It went form 30 to 0.

Carol P. Lowe -- Chief Financial Officer

Yes. It was $18 million for the quarter. $18 million and-yeah, so -- and then zero in the quarter for that specific program.

Noah Poponak -- Goldman Sachs -- Analyst

Sorry. What was it in the year-ago quarter?

Carol P. Lowe -- Chief Financial Officer

$18 million.

Noah Poponak -- Goldman Sachs -- Analyst

And what was it in this quarter?

Carol P. Lowe -- Chief Financial Officer

Zero.

Noah Poponak -- Goldman Sachs -- Analyst

And then can you give me that same -- those same numbers on DR-SKO?

Carol P. Lowe -- Chief Financial Officer

So DR-SKO for Q3 '17 and Q3 '18 are approximately flat at $14 million to $15 million between the two year-over-year.

Noah Poponak -- Goldman Sachs -- Analyst

And then, what are each of those programs, due year-over-year next quarter?

Carol P. Lowe -- Chief Financial Officer

So they -- it's less for 2018 for the DR-SKO. It's about half, and it was about $20 million Q4 2017.

Noah Poponak -- Goldman Sachs -- Analyst

Got it. On the -- on your point on bookings and the backlog there, I hear you on where the book to bill came-in in the quarter, which does make it look like that's maybe picking up for you. But on the other hand, I think it is a pretty consistently seasonally strong quarter, the third quarter. And if I look at our trailing 12-month number, I think it's still below on or if I just look at the government and defense backlog at the end of the quarter, it's at the same number as where you ended 2016. Yeah, I know you have these program specific situations, but just directionally that's not really true for too many defense companies, given what's been happening with the budget. And so, just wondering if there's anything unique to that, maybe with the program specifics or if you're looking for a meaningful change in the backlog in the immediate term?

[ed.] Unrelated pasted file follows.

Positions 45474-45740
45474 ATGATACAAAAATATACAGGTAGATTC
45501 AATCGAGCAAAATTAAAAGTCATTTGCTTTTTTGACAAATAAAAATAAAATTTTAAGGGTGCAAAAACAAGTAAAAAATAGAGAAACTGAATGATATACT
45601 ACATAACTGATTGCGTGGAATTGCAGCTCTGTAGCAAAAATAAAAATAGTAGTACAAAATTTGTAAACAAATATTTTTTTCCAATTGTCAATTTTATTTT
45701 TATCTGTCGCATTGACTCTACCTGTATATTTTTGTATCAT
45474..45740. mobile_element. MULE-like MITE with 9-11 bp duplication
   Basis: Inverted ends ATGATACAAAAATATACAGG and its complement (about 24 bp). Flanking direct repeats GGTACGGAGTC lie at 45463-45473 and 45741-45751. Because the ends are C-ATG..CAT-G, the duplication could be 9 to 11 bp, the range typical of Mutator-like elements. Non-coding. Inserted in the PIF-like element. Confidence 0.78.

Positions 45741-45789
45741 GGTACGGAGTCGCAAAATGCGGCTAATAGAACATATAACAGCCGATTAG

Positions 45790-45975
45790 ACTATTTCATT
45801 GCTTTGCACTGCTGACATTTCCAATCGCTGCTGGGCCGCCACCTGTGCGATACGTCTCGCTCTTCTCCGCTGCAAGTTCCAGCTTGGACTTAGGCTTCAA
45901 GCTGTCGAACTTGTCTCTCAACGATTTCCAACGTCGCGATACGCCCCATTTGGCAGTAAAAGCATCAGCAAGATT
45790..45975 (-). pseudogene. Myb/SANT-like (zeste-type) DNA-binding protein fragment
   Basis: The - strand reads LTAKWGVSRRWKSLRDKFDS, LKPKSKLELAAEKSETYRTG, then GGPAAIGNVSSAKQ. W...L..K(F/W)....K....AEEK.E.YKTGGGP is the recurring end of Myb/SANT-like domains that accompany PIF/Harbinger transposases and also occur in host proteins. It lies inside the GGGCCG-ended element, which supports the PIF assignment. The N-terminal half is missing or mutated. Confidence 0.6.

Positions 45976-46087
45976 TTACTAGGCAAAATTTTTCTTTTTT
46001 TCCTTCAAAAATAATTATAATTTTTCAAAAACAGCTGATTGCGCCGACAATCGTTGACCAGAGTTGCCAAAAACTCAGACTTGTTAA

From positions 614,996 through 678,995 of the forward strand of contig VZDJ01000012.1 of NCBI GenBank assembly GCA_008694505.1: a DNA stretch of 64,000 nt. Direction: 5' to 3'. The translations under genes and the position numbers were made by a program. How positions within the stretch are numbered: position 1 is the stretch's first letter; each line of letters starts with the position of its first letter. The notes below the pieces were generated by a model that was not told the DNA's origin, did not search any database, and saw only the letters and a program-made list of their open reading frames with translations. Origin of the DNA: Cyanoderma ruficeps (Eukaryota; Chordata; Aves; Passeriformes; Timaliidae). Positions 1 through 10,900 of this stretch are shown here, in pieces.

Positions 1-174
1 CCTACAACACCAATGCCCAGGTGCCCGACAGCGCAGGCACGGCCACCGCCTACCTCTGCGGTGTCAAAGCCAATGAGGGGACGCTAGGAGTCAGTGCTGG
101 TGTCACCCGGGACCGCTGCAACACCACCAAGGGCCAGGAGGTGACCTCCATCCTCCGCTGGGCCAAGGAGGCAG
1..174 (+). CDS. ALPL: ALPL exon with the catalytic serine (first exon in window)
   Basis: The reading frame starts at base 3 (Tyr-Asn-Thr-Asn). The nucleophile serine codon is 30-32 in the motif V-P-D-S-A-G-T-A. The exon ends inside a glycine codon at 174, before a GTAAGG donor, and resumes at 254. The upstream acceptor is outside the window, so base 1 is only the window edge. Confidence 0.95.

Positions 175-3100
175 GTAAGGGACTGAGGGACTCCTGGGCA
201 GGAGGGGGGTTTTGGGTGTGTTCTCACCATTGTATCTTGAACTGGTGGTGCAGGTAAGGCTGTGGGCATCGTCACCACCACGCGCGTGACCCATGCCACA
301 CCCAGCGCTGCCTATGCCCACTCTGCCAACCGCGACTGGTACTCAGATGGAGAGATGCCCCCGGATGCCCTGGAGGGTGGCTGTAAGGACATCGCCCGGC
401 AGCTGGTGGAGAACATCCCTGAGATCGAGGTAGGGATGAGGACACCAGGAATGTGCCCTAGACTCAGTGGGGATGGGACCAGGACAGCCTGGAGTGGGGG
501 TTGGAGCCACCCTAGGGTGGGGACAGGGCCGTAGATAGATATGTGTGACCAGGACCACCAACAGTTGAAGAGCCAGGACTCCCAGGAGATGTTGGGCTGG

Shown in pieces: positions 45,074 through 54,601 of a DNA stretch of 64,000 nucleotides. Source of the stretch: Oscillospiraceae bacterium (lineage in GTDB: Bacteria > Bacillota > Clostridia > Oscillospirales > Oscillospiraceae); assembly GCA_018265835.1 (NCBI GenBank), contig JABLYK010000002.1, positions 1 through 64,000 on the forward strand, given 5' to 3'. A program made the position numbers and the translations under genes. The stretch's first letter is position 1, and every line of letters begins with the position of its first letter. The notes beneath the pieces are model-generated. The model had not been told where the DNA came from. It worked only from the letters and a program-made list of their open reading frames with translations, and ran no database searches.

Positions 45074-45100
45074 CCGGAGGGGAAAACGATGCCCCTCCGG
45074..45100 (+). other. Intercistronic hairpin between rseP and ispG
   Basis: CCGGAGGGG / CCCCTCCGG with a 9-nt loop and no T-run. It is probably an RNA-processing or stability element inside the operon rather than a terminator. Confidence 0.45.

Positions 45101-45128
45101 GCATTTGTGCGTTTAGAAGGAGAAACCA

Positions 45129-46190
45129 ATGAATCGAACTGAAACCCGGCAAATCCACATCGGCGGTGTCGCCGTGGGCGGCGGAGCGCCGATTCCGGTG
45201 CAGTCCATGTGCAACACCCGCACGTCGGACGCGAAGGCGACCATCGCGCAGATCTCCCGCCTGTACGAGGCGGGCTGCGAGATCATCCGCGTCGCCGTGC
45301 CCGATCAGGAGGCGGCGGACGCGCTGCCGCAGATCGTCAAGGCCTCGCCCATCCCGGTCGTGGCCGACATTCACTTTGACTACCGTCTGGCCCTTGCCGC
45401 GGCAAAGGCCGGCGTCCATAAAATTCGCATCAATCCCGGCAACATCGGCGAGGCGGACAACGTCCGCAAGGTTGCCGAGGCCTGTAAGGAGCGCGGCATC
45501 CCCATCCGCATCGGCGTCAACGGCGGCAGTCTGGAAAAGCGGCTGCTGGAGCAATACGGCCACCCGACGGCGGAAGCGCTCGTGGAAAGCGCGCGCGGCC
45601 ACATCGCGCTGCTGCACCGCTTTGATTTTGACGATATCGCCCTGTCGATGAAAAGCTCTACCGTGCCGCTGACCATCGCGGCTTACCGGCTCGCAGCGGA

Carol P. Lowe -- Chief Financial Officer

So, two things. So I'm particularly proud of the one that to book-to-bill, and especially when you look at the comparable to 2017, the EO/IR-FP program that we talked about was booked in that quarter. That was a substantial booking, and the fact that we've covered most of that with the growth that we've had in this quarter is an indication of our portfolio diversity.

So that gives me great confidence that as we look forward to execute on our strategy, not only are we focused on programs that really replace those types of bookings in the current surveillance business, but we have a portfolio that's diverse enough. Of course so as invest in the future, really position for new opportunities as mentioned around NGCD 3 that we talked about earlier.

Going forward, when we think about the year, we'll continue to go and really hit hard the mid-to-smaller programs, as we wait for some of the larger franchise programs to materialize. I think what we benefit from is a relative balance with respect to domestic and international bookings, and how we're positioned in those areas. Lot of our mid-to-small bookings that we were going to book in Q4, next year and Q1 of the following year are international in nature and we think that gives us a great head against the upcoming headwind that maybe seen in 2021 and beyond relative to the budget.

So the portfolio diversity we have as a business geographically and the fact that we've been able to replace pretty much the bookings of that large EO/IR-FP program of last year, really I think give us a positive momentum as we execute our strategy that Jim laid out earlier.

Operator

Thank you. Our next question is from the line of Michael Ciarmoli with SunTrust Robinson Humphrey. Please proceed with your question.